18 But before ye seek for riches, seek ye for the kingdom of God.
19 And after ye have obtained a hope in Christ ye shall obtain riches, if ye seek them; and ye will seek them for the intent to do good—to clothe the naked, and to feed the hungry, and to liberate the captive, and administer relief to the sick and the afflicted.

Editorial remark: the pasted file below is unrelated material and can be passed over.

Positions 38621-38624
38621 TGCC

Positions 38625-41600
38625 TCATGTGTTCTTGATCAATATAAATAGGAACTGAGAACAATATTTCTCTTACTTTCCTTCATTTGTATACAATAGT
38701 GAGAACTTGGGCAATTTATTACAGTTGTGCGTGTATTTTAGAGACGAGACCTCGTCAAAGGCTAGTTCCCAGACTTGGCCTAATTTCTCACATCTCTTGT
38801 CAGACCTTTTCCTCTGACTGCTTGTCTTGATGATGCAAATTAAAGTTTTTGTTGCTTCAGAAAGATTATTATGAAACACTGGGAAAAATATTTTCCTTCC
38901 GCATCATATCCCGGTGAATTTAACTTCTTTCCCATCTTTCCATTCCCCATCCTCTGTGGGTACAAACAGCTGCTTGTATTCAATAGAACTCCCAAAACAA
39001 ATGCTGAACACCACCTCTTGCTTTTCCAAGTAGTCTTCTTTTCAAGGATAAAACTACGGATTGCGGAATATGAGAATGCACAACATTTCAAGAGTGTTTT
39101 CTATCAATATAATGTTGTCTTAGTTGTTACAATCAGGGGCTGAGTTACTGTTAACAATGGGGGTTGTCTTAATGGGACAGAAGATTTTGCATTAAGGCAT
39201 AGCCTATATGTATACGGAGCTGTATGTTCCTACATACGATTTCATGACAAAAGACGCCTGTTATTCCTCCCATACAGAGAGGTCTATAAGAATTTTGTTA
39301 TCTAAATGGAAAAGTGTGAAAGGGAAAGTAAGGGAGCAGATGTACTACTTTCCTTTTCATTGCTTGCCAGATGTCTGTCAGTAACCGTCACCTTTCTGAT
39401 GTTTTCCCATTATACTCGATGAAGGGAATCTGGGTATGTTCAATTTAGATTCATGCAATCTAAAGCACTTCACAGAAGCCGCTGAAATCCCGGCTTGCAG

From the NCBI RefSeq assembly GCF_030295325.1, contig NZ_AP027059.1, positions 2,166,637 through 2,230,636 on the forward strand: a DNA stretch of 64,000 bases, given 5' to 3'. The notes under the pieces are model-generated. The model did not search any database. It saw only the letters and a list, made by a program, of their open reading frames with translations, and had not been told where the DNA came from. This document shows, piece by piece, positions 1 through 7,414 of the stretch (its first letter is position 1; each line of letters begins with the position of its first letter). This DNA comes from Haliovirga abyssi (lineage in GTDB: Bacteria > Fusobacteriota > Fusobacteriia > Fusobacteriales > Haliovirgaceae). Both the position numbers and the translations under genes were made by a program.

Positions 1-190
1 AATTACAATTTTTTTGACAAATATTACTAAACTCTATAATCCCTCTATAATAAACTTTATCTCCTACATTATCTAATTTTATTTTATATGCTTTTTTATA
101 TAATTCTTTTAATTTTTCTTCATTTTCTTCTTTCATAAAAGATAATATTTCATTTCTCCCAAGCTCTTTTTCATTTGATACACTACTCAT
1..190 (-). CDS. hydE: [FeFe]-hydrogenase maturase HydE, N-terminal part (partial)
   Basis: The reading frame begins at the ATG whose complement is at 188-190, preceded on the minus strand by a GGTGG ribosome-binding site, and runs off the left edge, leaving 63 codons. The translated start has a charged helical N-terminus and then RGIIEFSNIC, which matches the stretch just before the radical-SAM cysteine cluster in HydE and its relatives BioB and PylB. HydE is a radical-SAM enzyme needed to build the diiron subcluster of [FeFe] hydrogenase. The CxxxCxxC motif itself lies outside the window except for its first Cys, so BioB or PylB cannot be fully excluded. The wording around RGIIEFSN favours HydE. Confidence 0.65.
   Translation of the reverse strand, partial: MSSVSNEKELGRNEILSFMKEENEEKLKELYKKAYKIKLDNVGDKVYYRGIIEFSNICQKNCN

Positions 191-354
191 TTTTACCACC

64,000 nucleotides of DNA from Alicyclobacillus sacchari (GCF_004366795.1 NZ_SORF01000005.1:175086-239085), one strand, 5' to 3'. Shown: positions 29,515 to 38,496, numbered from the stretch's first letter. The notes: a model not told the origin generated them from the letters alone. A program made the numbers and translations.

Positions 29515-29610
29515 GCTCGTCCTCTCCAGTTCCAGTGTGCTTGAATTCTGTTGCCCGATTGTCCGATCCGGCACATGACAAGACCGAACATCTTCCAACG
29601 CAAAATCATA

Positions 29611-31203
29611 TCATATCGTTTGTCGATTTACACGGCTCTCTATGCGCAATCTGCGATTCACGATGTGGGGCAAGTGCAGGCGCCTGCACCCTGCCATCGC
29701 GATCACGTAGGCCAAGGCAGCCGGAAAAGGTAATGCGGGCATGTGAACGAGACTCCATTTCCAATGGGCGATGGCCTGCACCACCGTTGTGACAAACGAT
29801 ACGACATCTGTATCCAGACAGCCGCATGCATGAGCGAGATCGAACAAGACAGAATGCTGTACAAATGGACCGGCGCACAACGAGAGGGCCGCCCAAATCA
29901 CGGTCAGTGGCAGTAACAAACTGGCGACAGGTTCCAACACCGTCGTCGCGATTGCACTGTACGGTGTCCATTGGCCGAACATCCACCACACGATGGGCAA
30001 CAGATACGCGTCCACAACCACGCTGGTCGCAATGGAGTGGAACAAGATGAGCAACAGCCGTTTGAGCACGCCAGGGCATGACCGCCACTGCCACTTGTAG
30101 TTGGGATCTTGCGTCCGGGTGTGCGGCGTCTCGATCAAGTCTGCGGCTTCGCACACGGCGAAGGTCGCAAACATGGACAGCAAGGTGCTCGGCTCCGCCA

I’ve always loved to see verses because they flip the prosperity Gospel on its head. The prosperity Gospel is the heresy that those who believe in God will be given large amounts of wealth, and that wealth is a sign of righteousness. But while these verses do convey the notion that righteous individuals may gain wealth, the difference is subtle but significant. Wealth does not come in order to indicate righteousness or to reward the good. Wealth comes to the wealthy solely as an opportunity to use it to do good. So wealth is not a benefit but a great responsibility. If someone has been given wealth, it means that he or she is expected to use that wealth to do good. If we have been financially blessed, then we should take the blessing as a responsibility and an obligation to build the kingdom of God.